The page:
Today we call it “plagiarism,” but back in the heyday of baroque music, in the late 17th to early 18th centuries, reworking another composer’s music — or your own — was considered an indication of respect. Bach did it copiously from, for instance, the music of Telemann, Vivaldi, Lutheran hymn melodies and — most of all — himself. On Sunday at the National Presbyterian Church, under the auspices of the Washington Bach Consort, organist/harpsichordists J. Reilly Lewis (the WBC’s music director) and Scott Dettra (the Washington National Cathedral’s organist) collaborated on a beautifully conceived program that focused on Bach’s music for organ (the “Choral Preludes”) and for harpsichord, with roots in numerous sources.
Chorales based on Lutheran hymns or folk melodies, sung here by a quartet of WBC singers, were followed by organ preludes on the same melodies. A concerto for two harpsichords began life as a piece either for two violins or for violin and oboe (the chronology being uncertain), and there were several pieces that Bach lifted and reworked from Telemann and a number of lesser composers of the time. What gave the program such coherence was the grouping of works that shared a common spirit (exuberance, reflection, hope and the like) and a common tonality. A quintet of strings was the “orchestra” for the harpsichord concertos.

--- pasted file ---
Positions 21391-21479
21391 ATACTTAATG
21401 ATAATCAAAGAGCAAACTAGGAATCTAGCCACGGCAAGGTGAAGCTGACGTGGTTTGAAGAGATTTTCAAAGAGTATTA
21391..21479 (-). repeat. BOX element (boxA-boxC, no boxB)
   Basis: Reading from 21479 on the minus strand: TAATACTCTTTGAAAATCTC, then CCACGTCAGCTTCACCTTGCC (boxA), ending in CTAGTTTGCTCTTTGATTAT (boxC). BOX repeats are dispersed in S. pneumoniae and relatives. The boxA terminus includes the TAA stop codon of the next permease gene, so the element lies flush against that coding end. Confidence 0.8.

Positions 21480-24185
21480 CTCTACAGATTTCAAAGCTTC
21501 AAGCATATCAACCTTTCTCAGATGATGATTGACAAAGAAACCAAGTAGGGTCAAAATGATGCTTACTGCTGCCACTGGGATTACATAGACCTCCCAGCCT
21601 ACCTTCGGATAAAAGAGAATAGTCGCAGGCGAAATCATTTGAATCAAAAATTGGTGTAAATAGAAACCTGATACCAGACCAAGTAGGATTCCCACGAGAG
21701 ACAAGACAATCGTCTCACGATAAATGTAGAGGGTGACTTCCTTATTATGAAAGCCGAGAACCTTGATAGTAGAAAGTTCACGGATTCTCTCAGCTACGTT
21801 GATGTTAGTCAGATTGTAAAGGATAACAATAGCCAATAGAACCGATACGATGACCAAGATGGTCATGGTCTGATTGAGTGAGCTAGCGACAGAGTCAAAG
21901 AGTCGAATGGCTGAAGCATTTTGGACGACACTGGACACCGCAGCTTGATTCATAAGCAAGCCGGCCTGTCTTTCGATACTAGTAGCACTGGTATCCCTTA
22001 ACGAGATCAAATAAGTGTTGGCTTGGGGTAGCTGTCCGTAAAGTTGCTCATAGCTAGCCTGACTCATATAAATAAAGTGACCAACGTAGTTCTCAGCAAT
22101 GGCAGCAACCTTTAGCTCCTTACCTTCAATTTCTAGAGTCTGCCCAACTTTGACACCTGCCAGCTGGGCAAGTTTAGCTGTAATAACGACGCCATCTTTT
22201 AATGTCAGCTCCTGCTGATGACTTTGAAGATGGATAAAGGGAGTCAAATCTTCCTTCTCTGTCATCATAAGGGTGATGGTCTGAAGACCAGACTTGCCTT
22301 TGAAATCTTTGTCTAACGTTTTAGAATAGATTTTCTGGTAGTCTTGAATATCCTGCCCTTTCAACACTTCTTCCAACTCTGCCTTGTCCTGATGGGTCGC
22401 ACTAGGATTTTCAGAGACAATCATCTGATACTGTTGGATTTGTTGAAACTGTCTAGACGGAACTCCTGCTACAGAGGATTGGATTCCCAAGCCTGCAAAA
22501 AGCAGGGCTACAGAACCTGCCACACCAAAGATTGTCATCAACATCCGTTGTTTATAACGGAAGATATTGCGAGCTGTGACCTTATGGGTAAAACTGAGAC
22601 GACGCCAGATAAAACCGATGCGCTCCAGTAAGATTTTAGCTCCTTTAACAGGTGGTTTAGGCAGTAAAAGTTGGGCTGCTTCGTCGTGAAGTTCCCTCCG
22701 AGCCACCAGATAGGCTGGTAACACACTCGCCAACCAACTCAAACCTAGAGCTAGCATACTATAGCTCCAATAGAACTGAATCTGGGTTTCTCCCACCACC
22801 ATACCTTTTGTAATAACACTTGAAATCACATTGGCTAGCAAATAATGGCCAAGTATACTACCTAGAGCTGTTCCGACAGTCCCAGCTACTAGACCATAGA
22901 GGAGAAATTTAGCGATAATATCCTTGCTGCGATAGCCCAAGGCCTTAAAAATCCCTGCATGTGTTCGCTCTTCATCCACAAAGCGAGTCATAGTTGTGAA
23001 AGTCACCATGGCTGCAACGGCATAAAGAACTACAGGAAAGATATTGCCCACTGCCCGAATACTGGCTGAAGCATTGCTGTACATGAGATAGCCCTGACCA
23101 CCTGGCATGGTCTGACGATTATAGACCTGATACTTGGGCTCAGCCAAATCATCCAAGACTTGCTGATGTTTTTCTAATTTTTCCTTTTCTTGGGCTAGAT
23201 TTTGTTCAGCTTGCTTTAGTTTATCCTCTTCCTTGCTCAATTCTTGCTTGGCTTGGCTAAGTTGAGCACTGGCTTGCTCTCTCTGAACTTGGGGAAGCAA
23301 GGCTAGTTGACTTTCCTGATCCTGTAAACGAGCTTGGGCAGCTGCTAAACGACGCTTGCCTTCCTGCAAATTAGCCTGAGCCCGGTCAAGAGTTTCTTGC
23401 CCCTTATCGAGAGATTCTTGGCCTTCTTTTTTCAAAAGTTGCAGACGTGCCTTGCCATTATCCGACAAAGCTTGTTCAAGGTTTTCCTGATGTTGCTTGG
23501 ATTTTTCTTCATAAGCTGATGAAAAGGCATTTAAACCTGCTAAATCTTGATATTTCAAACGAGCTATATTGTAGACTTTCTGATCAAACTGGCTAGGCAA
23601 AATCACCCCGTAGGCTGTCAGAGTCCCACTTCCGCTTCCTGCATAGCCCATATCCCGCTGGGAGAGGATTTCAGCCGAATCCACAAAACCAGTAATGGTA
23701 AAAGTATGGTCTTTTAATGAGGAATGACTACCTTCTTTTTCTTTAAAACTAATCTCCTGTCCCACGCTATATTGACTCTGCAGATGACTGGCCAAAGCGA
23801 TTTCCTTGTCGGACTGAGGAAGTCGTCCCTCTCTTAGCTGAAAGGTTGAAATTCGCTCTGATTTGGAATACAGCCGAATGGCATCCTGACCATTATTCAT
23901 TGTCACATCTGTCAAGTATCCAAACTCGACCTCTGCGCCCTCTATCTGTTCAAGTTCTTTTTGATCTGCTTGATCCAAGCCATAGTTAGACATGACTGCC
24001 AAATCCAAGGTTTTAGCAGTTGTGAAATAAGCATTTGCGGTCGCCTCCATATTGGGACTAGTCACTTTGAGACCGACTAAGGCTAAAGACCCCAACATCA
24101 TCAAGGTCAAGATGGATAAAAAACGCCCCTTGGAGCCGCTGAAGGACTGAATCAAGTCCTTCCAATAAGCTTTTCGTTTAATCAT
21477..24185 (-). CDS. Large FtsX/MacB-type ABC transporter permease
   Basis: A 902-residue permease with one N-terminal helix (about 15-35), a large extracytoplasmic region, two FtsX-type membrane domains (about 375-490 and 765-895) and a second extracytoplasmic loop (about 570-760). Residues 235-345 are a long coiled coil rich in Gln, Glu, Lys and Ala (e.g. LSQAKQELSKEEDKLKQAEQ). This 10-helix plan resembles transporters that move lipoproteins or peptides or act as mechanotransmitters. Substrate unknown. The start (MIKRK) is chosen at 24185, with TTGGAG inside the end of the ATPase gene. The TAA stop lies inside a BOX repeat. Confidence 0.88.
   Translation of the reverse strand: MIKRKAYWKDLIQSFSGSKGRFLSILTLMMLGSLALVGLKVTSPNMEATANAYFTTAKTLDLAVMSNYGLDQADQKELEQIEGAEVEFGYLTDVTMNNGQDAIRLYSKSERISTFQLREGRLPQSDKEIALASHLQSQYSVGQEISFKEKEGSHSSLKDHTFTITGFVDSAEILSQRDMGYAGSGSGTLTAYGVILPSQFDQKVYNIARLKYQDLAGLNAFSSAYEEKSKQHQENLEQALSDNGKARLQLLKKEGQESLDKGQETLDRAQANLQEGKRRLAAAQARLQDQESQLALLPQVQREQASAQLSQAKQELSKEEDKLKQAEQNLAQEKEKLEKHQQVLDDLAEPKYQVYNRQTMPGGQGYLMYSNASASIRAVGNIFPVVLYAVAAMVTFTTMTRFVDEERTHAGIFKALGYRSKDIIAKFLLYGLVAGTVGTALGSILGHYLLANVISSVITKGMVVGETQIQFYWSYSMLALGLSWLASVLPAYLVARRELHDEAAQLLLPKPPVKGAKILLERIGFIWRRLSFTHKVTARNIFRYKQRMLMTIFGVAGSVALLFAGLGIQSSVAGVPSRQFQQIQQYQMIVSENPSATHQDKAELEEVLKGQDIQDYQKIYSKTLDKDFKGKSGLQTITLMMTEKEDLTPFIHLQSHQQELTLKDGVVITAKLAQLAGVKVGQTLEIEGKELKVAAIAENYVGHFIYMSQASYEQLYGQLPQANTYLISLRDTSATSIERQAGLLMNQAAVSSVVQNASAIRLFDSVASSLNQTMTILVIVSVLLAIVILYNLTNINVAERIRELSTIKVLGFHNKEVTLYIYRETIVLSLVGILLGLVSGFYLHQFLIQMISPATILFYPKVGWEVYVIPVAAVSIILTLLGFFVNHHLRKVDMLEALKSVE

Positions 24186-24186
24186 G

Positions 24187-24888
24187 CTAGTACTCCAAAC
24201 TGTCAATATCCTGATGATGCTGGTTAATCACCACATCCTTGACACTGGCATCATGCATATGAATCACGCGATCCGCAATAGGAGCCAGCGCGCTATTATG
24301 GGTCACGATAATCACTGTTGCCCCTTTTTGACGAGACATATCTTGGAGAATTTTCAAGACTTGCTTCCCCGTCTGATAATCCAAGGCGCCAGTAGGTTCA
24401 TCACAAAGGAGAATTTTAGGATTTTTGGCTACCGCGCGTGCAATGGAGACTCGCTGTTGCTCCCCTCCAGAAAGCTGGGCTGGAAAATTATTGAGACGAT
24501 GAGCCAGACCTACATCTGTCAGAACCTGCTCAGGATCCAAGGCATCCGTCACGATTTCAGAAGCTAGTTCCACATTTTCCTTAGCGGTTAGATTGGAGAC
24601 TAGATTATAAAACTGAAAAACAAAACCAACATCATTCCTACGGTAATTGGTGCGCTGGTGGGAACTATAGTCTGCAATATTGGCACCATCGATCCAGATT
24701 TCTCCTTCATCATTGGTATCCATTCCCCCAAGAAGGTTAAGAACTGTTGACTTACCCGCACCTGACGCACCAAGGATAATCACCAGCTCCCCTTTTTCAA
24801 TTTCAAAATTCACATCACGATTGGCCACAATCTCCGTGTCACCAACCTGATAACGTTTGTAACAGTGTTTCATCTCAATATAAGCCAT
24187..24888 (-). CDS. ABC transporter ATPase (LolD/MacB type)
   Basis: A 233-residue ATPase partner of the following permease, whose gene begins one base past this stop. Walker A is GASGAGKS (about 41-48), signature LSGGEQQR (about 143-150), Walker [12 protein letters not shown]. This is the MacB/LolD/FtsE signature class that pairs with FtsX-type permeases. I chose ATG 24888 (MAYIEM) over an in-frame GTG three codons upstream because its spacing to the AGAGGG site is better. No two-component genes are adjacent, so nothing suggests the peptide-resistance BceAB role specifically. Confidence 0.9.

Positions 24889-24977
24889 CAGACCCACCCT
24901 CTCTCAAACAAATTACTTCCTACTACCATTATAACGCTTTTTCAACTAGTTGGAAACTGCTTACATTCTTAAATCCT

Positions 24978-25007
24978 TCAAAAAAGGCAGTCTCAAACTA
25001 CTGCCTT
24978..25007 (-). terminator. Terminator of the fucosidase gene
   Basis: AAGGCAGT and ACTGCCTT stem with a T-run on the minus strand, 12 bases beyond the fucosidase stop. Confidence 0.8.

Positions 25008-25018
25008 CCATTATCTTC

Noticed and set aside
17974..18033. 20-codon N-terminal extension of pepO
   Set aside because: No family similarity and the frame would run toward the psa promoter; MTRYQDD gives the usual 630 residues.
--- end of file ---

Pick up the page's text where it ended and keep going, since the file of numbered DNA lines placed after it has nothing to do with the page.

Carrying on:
That Lewis and Dettra, who split the organ and harpsichord assignments equally, had quite different approaches to how Bach’s music moves, only added to the program’s riches. Dettra’s was the more Germanic. His playing had a rhythmic momentum that gave his performances a sense of inevitability and drive. Lewis, leaning toward a Gallic idiom, moved the music more elastically with hints of rubato. Together on two of Bach’s Double Concertos, they compromised with a Germanic reading of the Concerto in C Minor, BWV 1060, and a more Frenchified version of the Concerto in C, BWV 1061. Both went well. The vocal quartet handled their assignments with professional aplomb and, except for the tentative delivery of an instrumental “Sinfonia,” the strings offered fine support.
The afternoon’s real problem was the church’s acoustics. Lewis told the audience that he thought it was a wonderful space for music. Maybe he was speaking as an organist because, in fact, the church’s fine Aeolian-Skinner sounds terrific there. But the sounds of the harpsichords and strings were reduced to a muffled fuzz, as if the performance took place behind some sort of sonic scrim.
Reinthaler is a freelance writer.